I wanted to put up to two screenshots. One without any kind of light and one with a flare, but then I realized the one without a flare would be way too dark. In the shot above we are in a small town near the coast and there are three fellow survivors standing near the flare. Finding a random group of people to travel with and trust is rare, but I've managed to make it happen every single time I play. For every bandit out there who wants to steal your supplies, or murder you for fun, there seems to be just as many people who want to cooperate with others and weather the harsh world with a friend by their side. Grouping up with other survivors is great, but there are plenty of risks and problems associated with it and that just makes the mod all the more interesting. The more people you have the more a large city becomes a necessity in order to keep people supplied, but that also means that your group is more of a target for bandits, you are more likely to have accidents and run into zombies, and you are all generally more likely to die, especially if you cannot communicate easily. Many people use teamspeak or voip, but there are just many who just type and a minority who don't say anything.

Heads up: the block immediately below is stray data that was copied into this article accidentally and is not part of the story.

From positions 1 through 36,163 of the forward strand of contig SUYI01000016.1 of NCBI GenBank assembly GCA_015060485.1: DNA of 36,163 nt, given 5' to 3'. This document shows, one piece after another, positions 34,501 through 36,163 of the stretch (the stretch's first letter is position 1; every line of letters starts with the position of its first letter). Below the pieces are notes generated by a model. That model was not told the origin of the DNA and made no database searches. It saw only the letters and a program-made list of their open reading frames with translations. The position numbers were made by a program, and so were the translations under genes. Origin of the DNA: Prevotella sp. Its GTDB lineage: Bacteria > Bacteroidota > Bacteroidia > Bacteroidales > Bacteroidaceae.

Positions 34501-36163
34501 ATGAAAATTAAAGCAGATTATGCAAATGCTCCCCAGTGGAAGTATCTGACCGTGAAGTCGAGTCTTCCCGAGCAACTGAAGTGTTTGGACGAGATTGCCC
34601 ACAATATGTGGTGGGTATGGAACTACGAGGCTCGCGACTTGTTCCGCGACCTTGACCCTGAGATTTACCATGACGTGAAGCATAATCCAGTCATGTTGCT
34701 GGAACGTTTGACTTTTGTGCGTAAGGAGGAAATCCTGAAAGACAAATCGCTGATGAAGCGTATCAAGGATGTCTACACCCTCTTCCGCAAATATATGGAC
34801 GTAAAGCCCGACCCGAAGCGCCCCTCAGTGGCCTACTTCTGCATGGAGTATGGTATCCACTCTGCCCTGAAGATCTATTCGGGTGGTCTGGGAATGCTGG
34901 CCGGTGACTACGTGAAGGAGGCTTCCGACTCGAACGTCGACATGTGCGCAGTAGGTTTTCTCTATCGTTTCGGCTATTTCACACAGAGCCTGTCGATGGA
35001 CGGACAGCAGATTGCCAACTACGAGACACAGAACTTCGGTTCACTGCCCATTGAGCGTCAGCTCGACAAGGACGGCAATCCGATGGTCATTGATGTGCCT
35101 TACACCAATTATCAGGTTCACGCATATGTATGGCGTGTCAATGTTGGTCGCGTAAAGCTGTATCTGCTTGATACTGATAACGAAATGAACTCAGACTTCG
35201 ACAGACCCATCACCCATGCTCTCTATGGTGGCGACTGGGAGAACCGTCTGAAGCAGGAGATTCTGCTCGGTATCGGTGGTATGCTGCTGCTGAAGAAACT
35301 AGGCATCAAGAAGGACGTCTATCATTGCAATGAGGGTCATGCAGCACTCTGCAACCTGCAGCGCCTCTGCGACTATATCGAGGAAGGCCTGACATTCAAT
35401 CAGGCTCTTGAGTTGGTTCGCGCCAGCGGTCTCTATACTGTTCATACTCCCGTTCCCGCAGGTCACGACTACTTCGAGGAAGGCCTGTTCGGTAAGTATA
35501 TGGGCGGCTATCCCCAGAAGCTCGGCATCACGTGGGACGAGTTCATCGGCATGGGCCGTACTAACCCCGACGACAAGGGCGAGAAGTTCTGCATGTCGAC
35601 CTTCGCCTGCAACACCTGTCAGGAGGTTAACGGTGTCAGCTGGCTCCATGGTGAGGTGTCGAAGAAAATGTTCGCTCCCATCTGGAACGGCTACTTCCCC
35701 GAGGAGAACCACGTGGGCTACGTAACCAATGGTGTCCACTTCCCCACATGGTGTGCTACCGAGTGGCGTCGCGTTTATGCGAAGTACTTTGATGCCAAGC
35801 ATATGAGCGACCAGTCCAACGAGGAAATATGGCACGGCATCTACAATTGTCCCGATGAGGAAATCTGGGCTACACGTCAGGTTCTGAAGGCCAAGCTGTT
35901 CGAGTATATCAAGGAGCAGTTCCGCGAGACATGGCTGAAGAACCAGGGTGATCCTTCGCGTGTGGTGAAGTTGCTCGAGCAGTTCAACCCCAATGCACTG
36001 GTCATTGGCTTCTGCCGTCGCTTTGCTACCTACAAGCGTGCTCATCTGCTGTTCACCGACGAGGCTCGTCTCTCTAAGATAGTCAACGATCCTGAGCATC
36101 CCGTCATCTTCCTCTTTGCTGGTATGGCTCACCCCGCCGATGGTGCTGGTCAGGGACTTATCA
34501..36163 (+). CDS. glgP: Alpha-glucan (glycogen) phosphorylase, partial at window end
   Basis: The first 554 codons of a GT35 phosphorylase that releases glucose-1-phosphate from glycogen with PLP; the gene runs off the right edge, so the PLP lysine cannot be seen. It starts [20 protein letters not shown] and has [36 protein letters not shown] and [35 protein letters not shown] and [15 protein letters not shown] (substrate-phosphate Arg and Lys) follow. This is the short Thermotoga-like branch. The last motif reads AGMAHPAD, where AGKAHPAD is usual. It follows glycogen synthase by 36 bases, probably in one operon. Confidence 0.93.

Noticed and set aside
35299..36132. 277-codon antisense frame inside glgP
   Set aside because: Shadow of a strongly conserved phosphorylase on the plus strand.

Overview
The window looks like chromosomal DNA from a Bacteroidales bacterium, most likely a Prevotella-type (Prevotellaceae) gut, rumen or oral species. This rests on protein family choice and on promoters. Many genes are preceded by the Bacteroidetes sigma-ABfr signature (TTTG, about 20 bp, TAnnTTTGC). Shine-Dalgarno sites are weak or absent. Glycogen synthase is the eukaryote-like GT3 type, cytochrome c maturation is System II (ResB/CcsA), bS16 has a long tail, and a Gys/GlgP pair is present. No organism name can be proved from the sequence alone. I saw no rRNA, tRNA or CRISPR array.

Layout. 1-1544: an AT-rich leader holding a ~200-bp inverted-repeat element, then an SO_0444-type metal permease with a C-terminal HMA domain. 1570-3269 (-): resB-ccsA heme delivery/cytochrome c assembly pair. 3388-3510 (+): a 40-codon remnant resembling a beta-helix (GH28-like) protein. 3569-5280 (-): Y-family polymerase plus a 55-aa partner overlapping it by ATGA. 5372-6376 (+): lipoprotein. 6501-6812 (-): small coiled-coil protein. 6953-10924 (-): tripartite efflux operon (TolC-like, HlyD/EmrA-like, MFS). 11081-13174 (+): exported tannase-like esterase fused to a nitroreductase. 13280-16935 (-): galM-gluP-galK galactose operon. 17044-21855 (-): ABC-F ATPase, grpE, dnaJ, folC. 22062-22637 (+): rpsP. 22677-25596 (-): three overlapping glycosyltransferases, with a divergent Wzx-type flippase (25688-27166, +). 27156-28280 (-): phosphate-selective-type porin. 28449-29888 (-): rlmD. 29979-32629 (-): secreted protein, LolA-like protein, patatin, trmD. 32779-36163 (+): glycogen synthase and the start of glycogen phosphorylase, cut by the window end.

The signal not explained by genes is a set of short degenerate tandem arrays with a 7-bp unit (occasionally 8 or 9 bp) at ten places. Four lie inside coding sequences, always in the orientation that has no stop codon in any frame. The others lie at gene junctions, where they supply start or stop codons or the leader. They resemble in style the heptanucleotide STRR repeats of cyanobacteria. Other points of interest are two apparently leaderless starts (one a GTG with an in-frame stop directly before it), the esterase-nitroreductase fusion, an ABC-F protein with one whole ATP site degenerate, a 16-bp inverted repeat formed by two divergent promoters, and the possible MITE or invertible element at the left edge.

DayZ is a pretty damn harsh and realistic zombie survival game normally, but many servers run hardcore mode and that makes it even more difficult. Normally you can identify other players when you see them and it will tell you their name, plus it often shows if they are bandit or survivor, but in hardcore that is entirely removed. The only way to figure out someones name is using direct communication, which is a chat type that only shows to those near you, or by trying to figure out who they are in general chat. It's tough to figure out who people are in this manner, especially when you only have the chat system to figure out who they are and whether they are friendly or not, but it just adds to the feel of the world and how you wouldn't be able to figure those things out in reality. You at least wouldn't be able to figure out until you met the person and talked it out.